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Universal Values Make A Comeback

An opposition supporter at a protest rally in Tehran
Political scientists have a tough lot. They usually have to wait for years before events show whether their theories are true or not.

But in this regard, the workers of the Social Forecasting Institute, a pro-Putin think tank, really got lucky. Less than a week passed before events proved the genuine value of a report they just issued under the title "An Evaluation Of The Condition And Perspectives Of The Political System Of The Russian Federation In 2009 And Early 2009."

Of course, from the point of view of ideology, you can't really say this report is much distinguished from the 19th-century formulation of Count Sergei Uvarov -- "Orthodoxy, autocracy, and nationality." Nearly 200 years later, Uvarov's stepchildren are using fairly primitive sophistry to try to prove that Western concepts like democracy and freedom are not suitable for our country.

There are, of course, some new twists. The authors argue that democracy in general has exhausted itself, not only in Russia, but around the world. It turns out that "politics has become part of the 'external world' that can only be observed from afar -- a world of political leaders that is so distant from the world of average citizens that it has become a mere spectacle, something that is not happening in the zone of responsibility of citizens but rather on some distant stage."

Moreover, "the strength and effectiveness of a government is more important than the type of political regime. If there are no solid state structures, then there is nothing to govern, nowhere to exercise representation, nothing to democratize." In short, it seems that no one anywhere -- including Russians -- has any need for democracy anymore.

But the very moment when the United Russia academics laid out these theses, millions of people in a certain country poured out into the streets in order to defend their right to elect their leaders. And it didn't happen in some accursed Pindestan where people are living in the lap of luxury. No, it happened in relatively poor, theocratic Iran, a country dominated by autocratic ayatollahs. Apparently Iranians haven't yet had the good fortune to read the United Russia analysts' opinion that normal people can only watch the struggle among politicians on television like a bunch of Roman citizens cheering on the gladiators.

The citizens of Tehran, who by no means can be considered infected by despicable Anglo-Saxon traditions, felt offended when they concluded that, as a result of machinations, their votes had been stolen. Moreover, those poor renegades, more than a million of them by some reports, considered it necessary to carry signs and banners in English! That is, for some reason they are appealing to the despised Western democracy -- which has been discredited not only by the ayatollahs, but also by the outstanding analysts of the Social Forecasting Institute.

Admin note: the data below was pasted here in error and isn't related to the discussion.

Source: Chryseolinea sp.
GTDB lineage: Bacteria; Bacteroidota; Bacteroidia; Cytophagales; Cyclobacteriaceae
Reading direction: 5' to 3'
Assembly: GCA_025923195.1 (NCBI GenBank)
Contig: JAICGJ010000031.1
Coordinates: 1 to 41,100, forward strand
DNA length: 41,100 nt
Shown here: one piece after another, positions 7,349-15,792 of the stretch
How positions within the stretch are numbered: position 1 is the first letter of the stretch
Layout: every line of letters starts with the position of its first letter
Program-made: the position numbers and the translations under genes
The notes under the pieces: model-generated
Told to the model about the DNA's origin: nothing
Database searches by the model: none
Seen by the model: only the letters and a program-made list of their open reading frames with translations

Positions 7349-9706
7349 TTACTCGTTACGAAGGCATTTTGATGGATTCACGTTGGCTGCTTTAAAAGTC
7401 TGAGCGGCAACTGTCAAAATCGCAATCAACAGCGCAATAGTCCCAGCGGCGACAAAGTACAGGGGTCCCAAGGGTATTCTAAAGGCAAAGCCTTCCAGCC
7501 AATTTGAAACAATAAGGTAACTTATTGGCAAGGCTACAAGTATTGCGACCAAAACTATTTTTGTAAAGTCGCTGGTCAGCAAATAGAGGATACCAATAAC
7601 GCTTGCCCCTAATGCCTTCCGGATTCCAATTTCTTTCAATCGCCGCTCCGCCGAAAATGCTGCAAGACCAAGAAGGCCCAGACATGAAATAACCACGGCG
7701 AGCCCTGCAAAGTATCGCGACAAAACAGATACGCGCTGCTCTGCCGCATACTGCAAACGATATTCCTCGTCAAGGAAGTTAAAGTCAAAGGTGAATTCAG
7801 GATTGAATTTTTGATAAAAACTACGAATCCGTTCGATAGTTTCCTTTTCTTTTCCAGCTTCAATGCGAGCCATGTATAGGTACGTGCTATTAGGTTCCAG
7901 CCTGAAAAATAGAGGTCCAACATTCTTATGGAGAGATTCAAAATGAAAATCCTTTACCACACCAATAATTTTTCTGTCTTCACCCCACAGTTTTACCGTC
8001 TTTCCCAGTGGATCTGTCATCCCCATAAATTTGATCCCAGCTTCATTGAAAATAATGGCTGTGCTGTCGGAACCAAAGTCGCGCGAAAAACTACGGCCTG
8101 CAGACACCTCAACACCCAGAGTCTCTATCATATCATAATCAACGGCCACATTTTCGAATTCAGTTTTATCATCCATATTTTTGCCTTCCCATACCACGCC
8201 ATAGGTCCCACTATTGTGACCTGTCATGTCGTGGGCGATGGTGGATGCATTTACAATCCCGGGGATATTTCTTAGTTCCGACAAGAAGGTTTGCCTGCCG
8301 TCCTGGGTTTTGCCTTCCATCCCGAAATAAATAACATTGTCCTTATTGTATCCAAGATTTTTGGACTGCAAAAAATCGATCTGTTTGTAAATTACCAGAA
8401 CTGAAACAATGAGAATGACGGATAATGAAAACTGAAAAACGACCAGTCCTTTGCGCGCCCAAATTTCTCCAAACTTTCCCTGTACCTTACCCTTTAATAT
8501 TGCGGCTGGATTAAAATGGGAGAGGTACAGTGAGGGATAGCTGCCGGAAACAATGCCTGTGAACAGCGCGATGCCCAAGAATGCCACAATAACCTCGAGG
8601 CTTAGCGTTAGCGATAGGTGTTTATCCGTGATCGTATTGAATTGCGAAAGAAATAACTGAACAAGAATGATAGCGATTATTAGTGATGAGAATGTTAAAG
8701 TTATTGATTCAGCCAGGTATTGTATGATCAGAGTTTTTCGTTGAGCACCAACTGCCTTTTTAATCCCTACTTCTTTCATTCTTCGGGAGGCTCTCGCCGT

Some primitive thinkers might argue that, despite all the talk of a clash of civilizations, there actually is such a thing as universal values that are the same in the United States and, believe it or not, in Iran. And if this is so, then it is a clear and obvious death sentence to all these ravings about Russia's "unique path" of development.

But this still doesn't answer the question of why Iranians felt offended by the election shenanigans in their country, while Russians, as a rule, couldn’t care less when it happens here. Why are Russian citizens, unlike Iranians, perfectly willing to play by the rules their leaders establish for them? In short, if until fairly recently people asked why Russia isn't like America, now the real question is why isn't Russia like Iran. Now it turns out that Russians are the only ones who don't need democracy -- if you don't count the North Koreans.

And there are some objective factors that make Iranian society more impassioned than Russia's. For one, there is the growth of the urban population there. Seventy percent of Iranians are youths who definitely don't want to see another few years of stagnation under the leadership of a dimwitted fanatic. In addition, it turns out that even in this theocratic state there is room for political competition and even for -- Russians might not believe this -- live, televised debates.

But the main factor is that Vladimir Putin has not annoyed Russians to the extent that the impassioned Mahmud Ahmadinejad has annoyed Iranians. The Russian authorities don’t interfere in the private lives of Russian citizens like the Iranian authorities do. Nonetheless, I suspect that the effectiveness with which Putin is managing the economy will soon prompt Russians to say the hell with his charisma and to suddenly remember about their right to elect their leaders.

Aleksandr Golts is deputy editor of the website "Yezhednevny zhurnal," where this commentary first appeared. The views expressed in this commentary are the author's own and do not necessarily reflect those of RFE/RL

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